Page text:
Millicent Garrett Fawcett (1847-1929)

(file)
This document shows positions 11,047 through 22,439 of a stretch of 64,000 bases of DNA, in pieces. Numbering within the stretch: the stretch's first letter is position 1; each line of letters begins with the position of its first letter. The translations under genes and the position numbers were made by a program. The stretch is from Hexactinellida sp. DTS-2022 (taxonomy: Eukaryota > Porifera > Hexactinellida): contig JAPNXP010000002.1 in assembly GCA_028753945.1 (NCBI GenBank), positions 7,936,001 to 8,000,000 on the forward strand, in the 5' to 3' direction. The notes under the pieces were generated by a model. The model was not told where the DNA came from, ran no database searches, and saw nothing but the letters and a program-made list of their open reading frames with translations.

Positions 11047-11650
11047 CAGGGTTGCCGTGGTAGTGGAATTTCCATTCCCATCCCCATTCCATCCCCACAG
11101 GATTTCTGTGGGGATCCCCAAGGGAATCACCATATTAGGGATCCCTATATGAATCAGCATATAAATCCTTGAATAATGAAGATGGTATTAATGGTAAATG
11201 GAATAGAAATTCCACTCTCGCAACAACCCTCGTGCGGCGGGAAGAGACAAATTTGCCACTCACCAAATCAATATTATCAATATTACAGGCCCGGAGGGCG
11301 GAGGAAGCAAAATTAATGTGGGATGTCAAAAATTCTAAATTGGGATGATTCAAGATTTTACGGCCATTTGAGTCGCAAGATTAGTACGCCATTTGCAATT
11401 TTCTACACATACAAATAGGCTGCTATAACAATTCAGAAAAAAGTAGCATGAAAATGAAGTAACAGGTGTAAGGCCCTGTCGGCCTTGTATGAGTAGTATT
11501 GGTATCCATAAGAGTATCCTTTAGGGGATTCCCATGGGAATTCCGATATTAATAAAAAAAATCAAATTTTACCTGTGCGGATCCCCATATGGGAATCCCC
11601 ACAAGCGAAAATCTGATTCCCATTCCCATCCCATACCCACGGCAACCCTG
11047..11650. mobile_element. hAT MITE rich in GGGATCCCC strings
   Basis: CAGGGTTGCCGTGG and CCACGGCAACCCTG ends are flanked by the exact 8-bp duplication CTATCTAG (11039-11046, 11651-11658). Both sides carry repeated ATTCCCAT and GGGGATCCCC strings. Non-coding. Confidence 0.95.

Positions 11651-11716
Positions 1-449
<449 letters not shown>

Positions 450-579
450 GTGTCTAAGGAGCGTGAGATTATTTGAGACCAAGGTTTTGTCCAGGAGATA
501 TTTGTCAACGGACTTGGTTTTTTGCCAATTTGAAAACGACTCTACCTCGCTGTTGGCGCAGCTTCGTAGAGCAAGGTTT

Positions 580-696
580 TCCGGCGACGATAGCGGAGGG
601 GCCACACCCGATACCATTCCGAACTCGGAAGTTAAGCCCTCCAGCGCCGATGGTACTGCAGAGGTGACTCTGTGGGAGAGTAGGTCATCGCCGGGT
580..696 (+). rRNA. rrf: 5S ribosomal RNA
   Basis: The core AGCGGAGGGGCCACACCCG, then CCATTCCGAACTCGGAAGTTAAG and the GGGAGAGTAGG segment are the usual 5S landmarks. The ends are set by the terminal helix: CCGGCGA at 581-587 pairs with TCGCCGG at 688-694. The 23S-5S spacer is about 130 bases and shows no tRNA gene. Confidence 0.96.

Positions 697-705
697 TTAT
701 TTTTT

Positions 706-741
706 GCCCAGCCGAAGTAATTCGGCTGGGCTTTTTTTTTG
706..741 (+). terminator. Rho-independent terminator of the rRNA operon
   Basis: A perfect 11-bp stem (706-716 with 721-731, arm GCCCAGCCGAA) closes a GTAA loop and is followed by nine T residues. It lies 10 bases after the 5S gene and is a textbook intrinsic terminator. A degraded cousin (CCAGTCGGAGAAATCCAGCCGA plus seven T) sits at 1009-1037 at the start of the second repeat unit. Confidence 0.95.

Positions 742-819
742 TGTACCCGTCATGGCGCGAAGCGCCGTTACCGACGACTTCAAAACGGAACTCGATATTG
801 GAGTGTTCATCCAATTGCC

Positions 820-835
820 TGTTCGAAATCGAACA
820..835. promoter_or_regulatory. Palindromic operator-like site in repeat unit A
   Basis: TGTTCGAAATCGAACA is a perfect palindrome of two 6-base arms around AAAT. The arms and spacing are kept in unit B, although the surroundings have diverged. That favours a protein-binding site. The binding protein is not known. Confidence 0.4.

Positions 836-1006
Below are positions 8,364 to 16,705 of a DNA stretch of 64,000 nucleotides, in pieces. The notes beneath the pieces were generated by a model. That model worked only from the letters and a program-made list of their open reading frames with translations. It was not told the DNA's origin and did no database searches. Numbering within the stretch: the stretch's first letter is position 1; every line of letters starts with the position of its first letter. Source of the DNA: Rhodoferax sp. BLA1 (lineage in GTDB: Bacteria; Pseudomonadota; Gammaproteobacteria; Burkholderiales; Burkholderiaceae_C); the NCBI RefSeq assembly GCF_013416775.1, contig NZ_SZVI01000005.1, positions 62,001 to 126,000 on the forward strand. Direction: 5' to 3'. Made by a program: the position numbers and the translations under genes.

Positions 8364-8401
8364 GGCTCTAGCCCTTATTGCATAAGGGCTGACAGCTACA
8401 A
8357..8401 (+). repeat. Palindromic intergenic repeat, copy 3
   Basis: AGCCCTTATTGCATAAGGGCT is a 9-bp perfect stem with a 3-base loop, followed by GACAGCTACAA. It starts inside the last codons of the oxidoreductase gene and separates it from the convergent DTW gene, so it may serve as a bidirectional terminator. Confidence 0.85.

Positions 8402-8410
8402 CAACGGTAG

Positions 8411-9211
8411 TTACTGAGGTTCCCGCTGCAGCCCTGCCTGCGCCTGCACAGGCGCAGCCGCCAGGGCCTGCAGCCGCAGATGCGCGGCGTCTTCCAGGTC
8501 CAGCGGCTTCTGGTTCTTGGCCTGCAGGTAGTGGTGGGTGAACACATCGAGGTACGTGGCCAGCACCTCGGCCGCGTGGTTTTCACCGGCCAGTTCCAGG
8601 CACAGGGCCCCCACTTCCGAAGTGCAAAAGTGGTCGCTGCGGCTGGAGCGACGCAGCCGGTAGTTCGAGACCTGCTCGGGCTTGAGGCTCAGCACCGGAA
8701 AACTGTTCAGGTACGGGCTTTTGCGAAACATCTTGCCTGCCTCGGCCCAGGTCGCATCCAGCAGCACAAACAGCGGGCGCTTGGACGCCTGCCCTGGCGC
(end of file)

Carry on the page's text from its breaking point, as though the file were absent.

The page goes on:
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Dame Millicent Garrett Fawcett, GBE (11 June 1847 – 5 August 1929) was an English suffragist (one who campaigned for women to have the vote) and an early feminist. She was a British suffragist, an intellectual, political leader, Union leader, mother, wife and writer. However, she is primarily known for her work as a suffragist.She was born Millicent Garrett in Aldeburgh, Suffolk. As a suffragist, as opposed to a suffragette, she took a moderate line, but was a tireless campaigner. She concentrated much of her energy on the struggle to improve women's opportunities for higher education and in 1871 co-founded Newnham College, Cambridge. She later became president of the National Union of Women's Suffrage Societies (the NUWSS), a position she held from 1907 until 1919. In July 1901 she was appointed to lead the British Government's commission to South Africa to investigate conditions in the concentration camps that had been created there in the wake of the Second Boer War. Her report corroborated what the campaigner Emily Hobhouse had said about conditions in the camps.[citation needed]

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